A surprising 25 percent of physicians are using both smartphones and tablets in their practices, according to a recent survey by physician training site Quantia Communications. They're using them primarily to research new drugs (73 percent), treatments (50 percent) and clinical research (50 percent), as well as for diagnosing patients (44 percent).
Most interesting: "Super mobile" physicians, or those who have both a smartphone and tablet, use them more frequently than physicians who own just one device, the study shows. For example, 50 percent of super-mobile physicians use their devices to research new treatments, but only 39 percent of physicians who own just a smartphone do the same.
Physicians overall are adopting mobile technology at an exponential rate, according to Quantia's data. More than 80 percent of the survey's respondents say they own a mobile device, compared to only 50 percent of the general U.S. population, according to the Nielsen Company's "2011 Mobile Connected Device Report." Forty-four percent of those who don't currently own a mobile device say they plan to buy one this year.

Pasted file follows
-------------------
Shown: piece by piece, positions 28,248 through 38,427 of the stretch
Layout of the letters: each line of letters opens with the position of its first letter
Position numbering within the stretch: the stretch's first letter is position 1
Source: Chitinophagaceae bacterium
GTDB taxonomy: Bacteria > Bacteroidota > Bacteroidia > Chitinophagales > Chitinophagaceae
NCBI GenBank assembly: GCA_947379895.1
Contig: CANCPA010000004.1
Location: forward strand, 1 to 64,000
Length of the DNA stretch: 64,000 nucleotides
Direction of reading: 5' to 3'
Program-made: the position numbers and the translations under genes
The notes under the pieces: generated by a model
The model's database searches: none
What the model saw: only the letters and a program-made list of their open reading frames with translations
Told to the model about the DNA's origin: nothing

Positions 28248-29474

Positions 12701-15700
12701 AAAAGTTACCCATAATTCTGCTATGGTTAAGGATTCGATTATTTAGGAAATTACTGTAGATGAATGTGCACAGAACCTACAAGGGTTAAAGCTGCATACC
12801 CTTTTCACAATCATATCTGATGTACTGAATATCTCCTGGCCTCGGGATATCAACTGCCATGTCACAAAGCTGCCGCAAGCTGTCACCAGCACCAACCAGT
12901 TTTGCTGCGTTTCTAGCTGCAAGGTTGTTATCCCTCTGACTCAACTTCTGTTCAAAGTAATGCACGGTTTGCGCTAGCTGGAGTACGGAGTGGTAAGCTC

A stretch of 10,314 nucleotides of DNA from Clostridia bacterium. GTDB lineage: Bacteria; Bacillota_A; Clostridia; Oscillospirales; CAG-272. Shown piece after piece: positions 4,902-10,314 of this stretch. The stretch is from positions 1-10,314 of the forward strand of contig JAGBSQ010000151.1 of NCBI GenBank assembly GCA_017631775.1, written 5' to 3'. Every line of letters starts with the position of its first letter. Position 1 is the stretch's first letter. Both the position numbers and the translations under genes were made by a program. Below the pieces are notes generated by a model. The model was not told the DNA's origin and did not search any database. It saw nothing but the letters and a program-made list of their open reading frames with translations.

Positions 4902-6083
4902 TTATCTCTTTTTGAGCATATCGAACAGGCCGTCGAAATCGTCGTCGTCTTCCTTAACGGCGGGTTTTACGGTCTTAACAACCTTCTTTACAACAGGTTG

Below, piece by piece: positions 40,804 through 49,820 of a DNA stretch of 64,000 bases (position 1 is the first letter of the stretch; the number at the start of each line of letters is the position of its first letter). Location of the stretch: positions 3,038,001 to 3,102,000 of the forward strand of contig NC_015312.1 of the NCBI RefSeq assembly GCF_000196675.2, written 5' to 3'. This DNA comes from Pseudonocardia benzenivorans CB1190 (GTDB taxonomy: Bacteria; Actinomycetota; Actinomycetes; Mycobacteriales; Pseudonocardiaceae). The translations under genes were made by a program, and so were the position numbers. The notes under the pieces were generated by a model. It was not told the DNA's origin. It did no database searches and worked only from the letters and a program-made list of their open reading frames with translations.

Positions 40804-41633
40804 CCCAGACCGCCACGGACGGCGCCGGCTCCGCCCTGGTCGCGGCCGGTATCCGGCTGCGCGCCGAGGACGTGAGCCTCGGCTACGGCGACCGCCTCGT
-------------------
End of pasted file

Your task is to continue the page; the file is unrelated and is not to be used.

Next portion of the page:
The data debunks part of the myth of older physicians not being as mobile-savvy. It appears true that veteran physicians (30-plus years) are less likely to use mobile technology overall; their use rates are 27 points lower than physicians in their first few years of practice. When it comes to tablets, however, 20 percent of that same group of physicians already use them, and another 25 percent say they're "extremely likely" to use them in the near future. Physicians with 20-plus years of experience--not rookie MDs--are actually the most frequent users of tablets, the study shows. Researchers posit that the cost of tablets may be the deciding factor, as younger physicians typically earn less than more experienced MDs.
Hospitals, one of the slower adopters in recent years, are getting on board, as well. About 18 percent of respondents say their hospital supplied their mobile device.
Despite all this mobile enthusiasm, however, core obstacles to mobile adoption remain, physicians indicate. The big problems are still security/patient privacy (54 percent), concerns about physicians' liability if they provide care via a mobile device (45 percent) and reimbursement, or how physicians can get paid for mobile-enabled care (35 percent).
Not a surprise, but interesting data nonetheless, is Apple's continued domination of the mobile health space, at least for physicians. More than 60 percent of smartphone users have iPhones, and virtually all the tablet users had iPads, according to the study.
The study was conducted online in May among nearly 3,800 physician members of QuantiaMD's service.
To learn more:
- read QuantiaMD's report (.pdf)